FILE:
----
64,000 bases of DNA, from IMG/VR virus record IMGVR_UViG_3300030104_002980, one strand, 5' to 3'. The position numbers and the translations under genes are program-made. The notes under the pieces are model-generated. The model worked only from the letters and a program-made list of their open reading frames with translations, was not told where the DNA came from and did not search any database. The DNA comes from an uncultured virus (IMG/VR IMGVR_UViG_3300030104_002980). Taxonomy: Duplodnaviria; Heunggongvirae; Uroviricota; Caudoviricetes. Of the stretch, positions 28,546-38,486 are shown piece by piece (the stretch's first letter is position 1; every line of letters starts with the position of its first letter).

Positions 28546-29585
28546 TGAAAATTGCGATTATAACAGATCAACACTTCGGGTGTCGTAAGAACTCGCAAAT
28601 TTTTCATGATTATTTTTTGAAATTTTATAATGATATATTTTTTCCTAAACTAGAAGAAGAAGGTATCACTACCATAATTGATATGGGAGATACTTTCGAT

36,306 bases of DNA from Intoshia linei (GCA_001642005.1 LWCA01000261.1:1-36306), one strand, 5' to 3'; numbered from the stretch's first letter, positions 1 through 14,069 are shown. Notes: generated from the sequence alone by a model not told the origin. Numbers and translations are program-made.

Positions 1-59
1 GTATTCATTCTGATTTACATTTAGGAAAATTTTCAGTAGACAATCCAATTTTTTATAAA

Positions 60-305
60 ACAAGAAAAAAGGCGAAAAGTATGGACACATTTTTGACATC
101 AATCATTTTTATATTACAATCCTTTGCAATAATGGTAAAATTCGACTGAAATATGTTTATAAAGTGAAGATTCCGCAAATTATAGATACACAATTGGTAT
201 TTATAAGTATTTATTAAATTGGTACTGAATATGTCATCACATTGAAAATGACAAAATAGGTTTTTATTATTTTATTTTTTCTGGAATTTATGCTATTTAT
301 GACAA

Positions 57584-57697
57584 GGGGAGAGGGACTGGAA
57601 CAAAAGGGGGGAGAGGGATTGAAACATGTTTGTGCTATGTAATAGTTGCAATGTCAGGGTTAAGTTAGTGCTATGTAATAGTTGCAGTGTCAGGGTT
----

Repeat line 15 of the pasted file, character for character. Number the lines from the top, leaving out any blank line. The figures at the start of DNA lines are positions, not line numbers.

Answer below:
57601 CAAAAGGGGGGAGAGGGATTGAAACATGTTTGTGCTATGTAATAGTTGCAATGTCAGGGTTAAGTTAGTGCTATGTAATAGTTGCAGTGTCAGGGTT